Volume 19 Issue 41 | Feb. 23 - March 1, 2007

Under Cover

Fashion week faux pas
Oh no, they didn’t. The architects for 146 Duane St. got less than rave reviews from the C.B. 1 Landmarks Committee after presenting their proposed plans to renovate the Tribeca South Historic District building’s façade.
“It’s like wearing couture clothes with J.C. Penney shoes,” said committee member Marc Donnenfeld, referring to the design team’s plan to put aluminum panels along the base of the storefront.

The remark was apropos given that the Feb. 8 meeting took place smack in the middle of Fashion Week. A design team representative argued that the aluminum panels were necessary to pacify the Landmarks Preservation Commission (which had already rejected glass) and to stand up to the punishment of strollers arriving at the building’s Jewish Community Project preschool. The committee, however, asked 146 Duane to use a more “historically appropriate” paneling material such as wood — landmarks speak for going retro.

The committee members also asked that the building dispense with two of their least favorite historic district faux pas — frosted glass and roller shutters — and urged the building owners to restore a historic clock on the building’s exterior. With those conditions attached, the committee voted 6 to 4 to approve the renovation plan.

T.V. justice for Shelly
Just three and a half months after her murder, actress Adrienne Shelly has been immortalized in the pantheon of Law & Order plotlines.

Famous for its “ripped from the headlines” stories, Law & Order has previously based episodes around true New York-area crime tales like the Jersey City teenager who in 2005 attempted to kill her baby because of an incestuous relationship with her father and the 1991 Brooklyn traffic accident in which a Jewish man struck and killed a black boy, inciting racial unrest in Crown Heights. On Friday, the long-running NBC drama debuted an episode inspired by the Shelly murder.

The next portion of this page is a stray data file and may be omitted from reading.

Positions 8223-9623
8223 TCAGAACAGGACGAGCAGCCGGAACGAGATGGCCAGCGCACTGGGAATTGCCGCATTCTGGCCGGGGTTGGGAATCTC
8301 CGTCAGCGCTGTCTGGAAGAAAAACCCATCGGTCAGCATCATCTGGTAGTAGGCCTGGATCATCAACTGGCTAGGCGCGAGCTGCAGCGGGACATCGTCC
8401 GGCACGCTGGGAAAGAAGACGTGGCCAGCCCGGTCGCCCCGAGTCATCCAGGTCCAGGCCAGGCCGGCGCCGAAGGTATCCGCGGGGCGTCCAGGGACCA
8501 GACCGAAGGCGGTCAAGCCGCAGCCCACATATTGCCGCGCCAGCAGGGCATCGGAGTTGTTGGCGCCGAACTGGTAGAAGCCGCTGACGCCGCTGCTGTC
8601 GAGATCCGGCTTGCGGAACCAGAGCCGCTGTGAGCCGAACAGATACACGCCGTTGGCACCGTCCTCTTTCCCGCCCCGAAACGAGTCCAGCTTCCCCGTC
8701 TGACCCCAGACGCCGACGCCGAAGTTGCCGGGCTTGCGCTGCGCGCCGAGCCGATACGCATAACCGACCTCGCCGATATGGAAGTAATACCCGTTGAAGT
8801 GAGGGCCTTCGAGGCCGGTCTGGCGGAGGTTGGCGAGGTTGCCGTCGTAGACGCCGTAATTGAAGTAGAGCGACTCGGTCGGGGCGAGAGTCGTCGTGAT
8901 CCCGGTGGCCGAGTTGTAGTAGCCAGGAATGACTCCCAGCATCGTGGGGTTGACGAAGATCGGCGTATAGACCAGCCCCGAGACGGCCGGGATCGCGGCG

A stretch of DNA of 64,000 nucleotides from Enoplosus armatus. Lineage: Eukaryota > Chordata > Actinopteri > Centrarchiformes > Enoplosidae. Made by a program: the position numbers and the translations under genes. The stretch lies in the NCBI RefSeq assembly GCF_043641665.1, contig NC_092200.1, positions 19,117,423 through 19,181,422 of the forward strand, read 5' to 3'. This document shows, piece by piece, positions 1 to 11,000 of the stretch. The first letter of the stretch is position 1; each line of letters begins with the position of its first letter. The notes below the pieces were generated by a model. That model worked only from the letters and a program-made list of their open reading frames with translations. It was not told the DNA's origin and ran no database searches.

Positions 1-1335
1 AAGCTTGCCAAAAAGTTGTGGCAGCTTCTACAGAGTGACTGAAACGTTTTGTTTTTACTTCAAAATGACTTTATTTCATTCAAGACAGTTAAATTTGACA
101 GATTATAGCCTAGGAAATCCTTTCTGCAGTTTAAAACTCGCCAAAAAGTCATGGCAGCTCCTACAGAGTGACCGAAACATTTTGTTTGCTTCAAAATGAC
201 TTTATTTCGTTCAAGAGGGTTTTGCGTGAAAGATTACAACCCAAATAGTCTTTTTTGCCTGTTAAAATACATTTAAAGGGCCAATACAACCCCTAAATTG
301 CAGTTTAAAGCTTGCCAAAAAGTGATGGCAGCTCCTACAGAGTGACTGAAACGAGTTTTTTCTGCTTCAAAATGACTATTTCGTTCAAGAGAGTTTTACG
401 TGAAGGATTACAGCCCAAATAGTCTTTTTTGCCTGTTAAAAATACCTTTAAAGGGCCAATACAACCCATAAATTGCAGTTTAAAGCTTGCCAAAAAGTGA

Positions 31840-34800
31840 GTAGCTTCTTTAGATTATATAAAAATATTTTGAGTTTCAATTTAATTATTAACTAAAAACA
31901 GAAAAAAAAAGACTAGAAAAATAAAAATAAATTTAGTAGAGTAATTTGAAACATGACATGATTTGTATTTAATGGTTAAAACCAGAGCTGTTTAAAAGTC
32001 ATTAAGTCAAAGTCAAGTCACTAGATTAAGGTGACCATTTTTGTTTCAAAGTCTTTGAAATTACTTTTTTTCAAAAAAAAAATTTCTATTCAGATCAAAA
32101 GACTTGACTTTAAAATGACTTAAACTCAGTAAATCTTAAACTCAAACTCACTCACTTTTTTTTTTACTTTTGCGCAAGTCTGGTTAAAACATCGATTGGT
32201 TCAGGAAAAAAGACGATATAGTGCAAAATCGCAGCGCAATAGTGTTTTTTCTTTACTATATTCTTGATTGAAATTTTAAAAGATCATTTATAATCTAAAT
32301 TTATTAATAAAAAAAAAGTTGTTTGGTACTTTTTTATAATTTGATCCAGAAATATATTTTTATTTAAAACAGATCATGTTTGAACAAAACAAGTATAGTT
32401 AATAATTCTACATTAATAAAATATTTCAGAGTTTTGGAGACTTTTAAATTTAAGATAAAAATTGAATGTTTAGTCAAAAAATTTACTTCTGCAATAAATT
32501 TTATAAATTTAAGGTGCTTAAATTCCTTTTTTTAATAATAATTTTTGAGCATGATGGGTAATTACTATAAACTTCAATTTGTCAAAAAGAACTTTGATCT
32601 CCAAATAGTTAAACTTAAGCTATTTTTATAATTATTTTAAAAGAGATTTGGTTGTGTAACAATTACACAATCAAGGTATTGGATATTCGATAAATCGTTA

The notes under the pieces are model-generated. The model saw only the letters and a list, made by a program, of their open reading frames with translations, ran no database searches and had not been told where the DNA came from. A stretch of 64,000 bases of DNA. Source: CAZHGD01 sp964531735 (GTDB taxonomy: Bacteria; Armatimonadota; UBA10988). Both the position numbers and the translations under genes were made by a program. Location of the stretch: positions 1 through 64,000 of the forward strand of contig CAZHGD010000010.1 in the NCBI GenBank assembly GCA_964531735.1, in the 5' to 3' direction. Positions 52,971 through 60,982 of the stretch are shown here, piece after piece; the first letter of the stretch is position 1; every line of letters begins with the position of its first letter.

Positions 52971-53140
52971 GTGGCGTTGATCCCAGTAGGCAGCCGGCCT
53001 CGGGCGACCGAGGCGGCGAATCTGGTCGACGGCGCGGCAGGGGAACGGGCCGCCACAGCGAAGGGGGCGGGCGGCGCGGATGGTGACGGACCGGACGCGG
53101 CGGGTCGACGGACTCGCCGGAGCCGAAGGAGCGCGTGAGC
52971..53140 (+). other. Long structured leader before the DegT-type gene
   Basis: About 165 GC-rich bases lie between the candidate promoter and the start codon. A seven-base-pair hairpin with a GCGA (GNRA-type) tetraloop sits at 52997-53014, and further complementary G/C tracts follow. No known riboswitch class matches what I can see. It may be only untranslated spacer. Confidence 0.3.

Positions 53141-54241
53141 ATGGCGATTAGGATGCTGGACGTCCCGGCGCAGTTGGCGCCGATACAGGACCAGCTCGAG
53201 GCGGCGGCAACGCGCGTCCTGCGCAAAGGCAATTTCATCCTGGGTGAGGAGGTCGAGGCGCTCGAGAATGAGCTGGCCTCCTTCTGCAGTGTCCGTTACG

The episode began with details that matched-up closely with the police account of the real-life Nov. 1 murder. In the show, an independent film actress with an up-and-coming career as a director is found hanged in her Downtown office apartment. Initially thought to be a suicide, the crime is ruled a murder when the medical examiner discovers head trauma. The perpetrator, thinking he had killed the actress by striking her, hanged her to make it look like a suicide. Suspicion eventually falls on a young construction worker, an illegal immigrant who had argued with the actress (named Erin) over the construction practices in the building.

From there, however, the episode departs from the reported facts to deliver L&O’s trademark plot twists. Though struck by the immigrant worker, the fictional Erin turns out to have been hanged by the worker’s greedy contractor boss, who wanted to keep the actress quiet so he could continue to use underpaid, undocumented workers. As always, the L&O justice was 60-minutes swift, but morally ambiguous (in this case, the lawyers forced the deportation of several immigrant workers to compel their young suspect to testify).

Unlike many of L&O’s fictional victims, actress Erin does not turn out to have any secret vices or vendettas. Calling Shelly a “pure victim,” the show’s producers told the New York Times that they chose to honor Shelly’s memory by making her fictional counterpart equally innocent.

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